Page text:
It’s time for German national team trainer Joachim Löw to make some tough decisions as he chooses which three men to cut from his squad.

As the likes of Marco Reus, Mario Götze, and Mesut Özil pack their bags and get ready for the long flight to Brazil, the competition grows fiercer for the final seats on Germany’s plane to the World Cup. Twenty-six men vie for 23 spots, and Joachim Löw must make his final selection by June 2. While Germany go into this tournament among the favorites, a slew of injuries to key personnel such as Philipp Lahm and Manuel Neuer has dampened spirits and has given the Bundestrainer increased selection headaches. There are no easy answers here, but three of the following seven players must go. Who will it be, and what will their exclusion mean for Germany’s hopes for a fourth World Cup victory?

Christopher Kramer (Borussia Mönchengladbach)

While Gladbach’s central midfielder wasn’t included in the provisional squad originally, he is the likeliest to make the final cut. Löw lavished praise on the 23-year-old on Monday for being good on the ball, strong defensively, and resilient. If that alone weren’t enough to secure his place, Kramer benefits from injuries to other personnel in central midfield; with Schweinsteiger, Lahm, and Khedira fighting against time for fitness, and both Bender twins out to injury, Kramer is in the right position at the right time. Luck, and his consistent performances for Gladbach this season, should see him make the trip to Brazil.

Chance: Brazil bound

Kevin Großkreutz (Borussia Dortmund)

Given his work ethic, passion, and versatility, Kevin Großkreutz has become a fan favorite and seems a solid candidate for the German bench, able to provide cover and support all over the pitch. Coming off a solid season for Dortmund, where he first deputized for the injured Lukasz Piszczek at right-back before sliding back onto the right wing, Großkreutz can also play in defense or in midfield on the left. Should Löw play Philipp Lahm in midfield—or if the captain fails to recover from injury in time—Großkreutz could have his chance. He is, however, less technically gifted than some of his peers, and would travel to Brazil as a substitute rather than a starter.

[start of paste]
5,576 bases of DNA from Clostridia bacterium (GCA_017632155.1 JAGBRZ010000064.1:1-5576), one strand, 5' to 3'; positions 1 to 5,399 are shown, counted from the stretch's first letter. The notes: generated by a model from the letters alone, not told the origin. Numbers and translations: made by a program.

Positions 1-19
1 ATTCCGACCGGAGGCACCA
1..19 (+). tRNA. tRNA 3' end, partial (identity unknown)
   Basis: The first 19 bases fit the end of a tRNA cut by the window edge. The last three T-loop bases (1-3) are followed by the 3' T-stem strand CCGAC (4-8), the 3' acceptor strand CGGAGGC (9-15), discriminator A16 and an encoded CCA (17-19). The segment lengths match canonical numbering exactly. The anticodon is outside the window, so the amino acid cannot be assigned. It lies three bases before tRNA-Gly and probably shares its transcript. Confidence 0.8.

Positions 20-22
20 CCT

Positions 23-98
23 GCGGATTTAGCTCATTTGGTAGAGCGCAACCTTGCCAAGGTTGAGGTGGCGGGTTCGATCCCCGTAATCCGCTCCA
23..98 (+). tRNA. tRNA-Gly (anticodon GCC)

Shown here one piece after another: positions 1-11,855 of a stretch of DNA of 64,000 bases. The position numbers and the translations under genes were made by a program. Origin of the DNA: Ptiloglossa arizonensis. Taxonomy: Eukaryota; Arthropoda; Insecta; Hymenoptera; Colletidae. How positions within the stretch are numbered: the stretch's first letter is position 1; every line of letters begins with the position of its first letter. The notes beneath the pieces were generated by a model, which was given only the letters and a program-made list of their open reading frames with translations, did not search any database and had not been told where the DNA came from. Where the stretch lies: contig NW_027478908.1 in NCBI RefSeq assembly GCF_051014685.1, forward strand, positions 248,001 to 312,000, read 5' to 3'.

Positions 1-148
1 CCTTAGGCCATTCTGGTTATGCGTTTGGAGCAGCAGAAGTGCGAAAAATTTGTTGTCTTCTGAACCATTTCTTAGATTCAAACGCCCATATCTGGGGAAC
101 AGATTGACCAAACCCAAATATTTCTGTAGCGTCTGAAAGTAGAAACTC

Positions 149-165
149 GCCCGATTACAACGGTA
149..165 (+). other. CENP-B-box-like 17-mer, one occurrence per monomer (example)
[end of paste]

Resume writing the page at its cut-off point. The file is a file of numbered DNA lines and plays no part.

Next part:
Chance: Brazil bound

Julian Draxler (Schalke 04)

Draxler is considered to be one of Germany’s biggest young talents, but he goes into the summer on the back of a subpar season. He scored only two goals in the league all year—in comparison to 10 the previous season—and has looked much less of a marauding force in midfield for Schalke. While he certainly has a bright future, Draxler could be a casualty of Germany’s abundance of wealth in attacking midfield. With Reus, Müller, Schürrle, Götze, and Podolski all vying for a spot in midfield, particularly on the left, Draxler would have a hard time finding playing time even if he were included, and may be deemed surplus to Löw’s requirements as the trainer looks to shore up more vulnerable areas.

Chance: 50/50

Erik Durm (Borussia Dortmund)

The 22-year-old left-back has enjoyed a dream debut season, making Marcel Schmelzer’s position his own for Borussia Dortmund, taking on the likes of Gareth Bale in the Champions League, and finally being called up for international duty. While he is one of the most likely to be cut, Durm would offer defensive solidity and offensive flair. For BVB, he has combined well with Marco Reus all season long down the left flank, and boasts a fierce shot along with the vision for fast, counterattacking football. That Großkreutz can also play left-back, however, is bad news for his younger teammate, and Löw may feel it safer to go with a more experienced option. This could be one World Cup too early for Durm.

Chance: 50/50

Kevin Volland (Hoffenheim)

What Löw decides to do with Hoffenheim’s versatile striker will reveal how he plans to attack in Brazil. With 36-year-old Miroslav Klose being the only true striker in the squad, the question has been whether Löw will deploy Volland as a substitute striker, or will prefer one of his midfield talents as a false nine. While he can lead the attack, Volland spent most of last season on the right wing for his club, where he scored 11 goals and set up nine more. As such, Klose remains the best option as an out-and-out striker for Germany, particularly against bigger, more physical sides, and Löw will probably experiment with the false nine, with Müller, Reus, and Götze all capable of playing that role. Volland, then, would slip to third place as an attacking option, and Löw may choose to dispense with his services. Still, given Klose’s injury-riddled season and Germany’s lackluster performances with a false nine, it would be dangerous to leave Volland at home entirely.

Chance: 50/50

Matthias Ginter (SC Freiburg) and Shkodran Mustafi (Sampdoria)

With four established central defenders in the squad already, one of these two young center-backs will certainly be sent home, if not both. What would work in their favor is if Löw decided to use Lahm in midfield and Benedikt Höwedes as a full-back, leaving only Hummels, Mertesacker, and Boateng in contention for the central spots. The trainer may then feel that additional cover is needed, but it is difficult to imagine both of them making the plane.

Chance: Likely to stay home